As I write, there’s a piece of luggage on the floor of the study, semi-unpacked.  It should have been fully unpacked a week ago, but since then, it’s become a piece of furniture:  the cats play around it, sleep in it, make themselves comfortable in its presence.  Matthew looks at it pityingly.  He knows the more he mentions it, the more it becomes a permanent fixture.  Better to let the clothes get coated in cat fur.  That’ll teach him.

I’ve lived out of suitcases for weeks before.  Cardboard boxes, months.

I have a reason, this time, for not unpacking.  Soon, I will make a 2-hour drive to Washington, D.C., for the three-day Associated Writing Programs conference (sort of like the Modern Language Association conference but with 200% less despair and 200% more alcohol).  The sweaters stay put, as do the thick socks and other pieces of clothing designed to keep me warm.

A winter storm makes inexorable progress across the midsection of the United States, like a roll of unwanted flab.  It will soon suffocate the East Coast.  About 2 miles from our home, there’s a car buried to its windows in snow, victim of the previous storm.  A baby mammoth, separated from the herd, caught in ice.

Vagabond opens with a shot of a girl in a ditch, frozen to death.  When the police lift her into a body bag, her legs stay rigid.  They look as if they might snap off.

I’m neither worried about ice on the roads nor about my ability to maneuver through a skid.  I am worried about what I should have in the car but don’t:  flares, thermal blanket, reflective orange signs — things in case I end up in a ditch.  I could probably build a small shelter out of the clothes packed (or intended for packing) for the trip.

You could read my reluctance to unpack (ever!) as an indication that no place feels like home.  At any moment, I may have to uproot myself and settle someplace new.  Why, therefore, invest the energy to put away belongings when you might have to gather them up again?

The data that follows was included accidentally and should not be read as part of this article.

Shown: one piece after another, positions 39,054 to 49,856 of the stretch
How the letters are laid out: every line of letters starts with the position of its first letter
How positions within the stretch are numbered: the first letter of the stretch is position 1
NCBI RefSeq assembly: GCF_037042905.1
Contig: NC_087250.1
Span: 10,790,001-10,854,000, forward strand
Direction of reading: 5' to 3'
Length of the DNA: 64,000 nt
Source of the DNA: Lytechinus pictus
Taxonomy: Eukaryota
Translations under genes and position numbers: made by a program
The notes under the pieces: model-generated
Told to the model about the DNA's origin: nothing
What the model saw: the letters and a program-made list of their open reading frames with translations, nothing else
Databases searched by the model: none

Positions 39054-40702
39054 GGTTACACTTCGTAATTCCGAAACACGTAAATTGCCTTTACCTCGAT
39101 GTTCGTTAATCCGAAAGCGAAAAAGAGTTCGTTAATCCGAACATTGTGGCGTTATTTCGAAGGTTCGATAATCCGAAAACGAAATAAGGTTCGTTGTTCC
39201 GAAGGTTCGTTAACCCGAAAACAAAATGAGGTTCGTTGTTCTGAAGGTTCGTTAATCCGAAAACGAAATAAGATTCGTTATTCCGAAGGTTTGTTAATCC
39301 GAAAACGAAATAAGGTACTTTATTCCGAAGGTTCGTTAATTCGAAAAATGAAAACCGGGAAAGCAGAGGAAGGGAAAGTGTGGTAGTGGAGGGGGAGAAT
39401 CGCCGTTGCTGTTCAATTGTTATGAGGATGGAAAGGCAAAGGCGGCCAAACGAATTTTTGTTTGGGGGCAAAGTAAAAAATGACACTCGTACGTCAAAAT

You could also read the exact opposite:  this place where I’ve dropped my luggage — home — is where I feel comfortable enough to leave things in disarray, knowing that they’ll always be there (or, at least, until Matthew’s frustration reaches post-mettlesome levels).

(It could also be that I’m lazy.  Don’t ask Matthew what he thinks.)

Someone rather close to me once told me he had spent a short time homeless.  Only a week or so.  It was during the summertime so he could sleep on park benches without fear of hypothermia.  I wonder if this has affected his idea of ‘home.’ When he moves into a place, he immediately makes it his:  art on the walls, pictures on every horizontal surface, everything in place, everything in order.  It makes him feel safe, I think.  Content.

Mona, the titular Vagabond, carries her home — a thin red cloth tent — on her back.  It makes her feel similarly safe.

And then the cold closes in.

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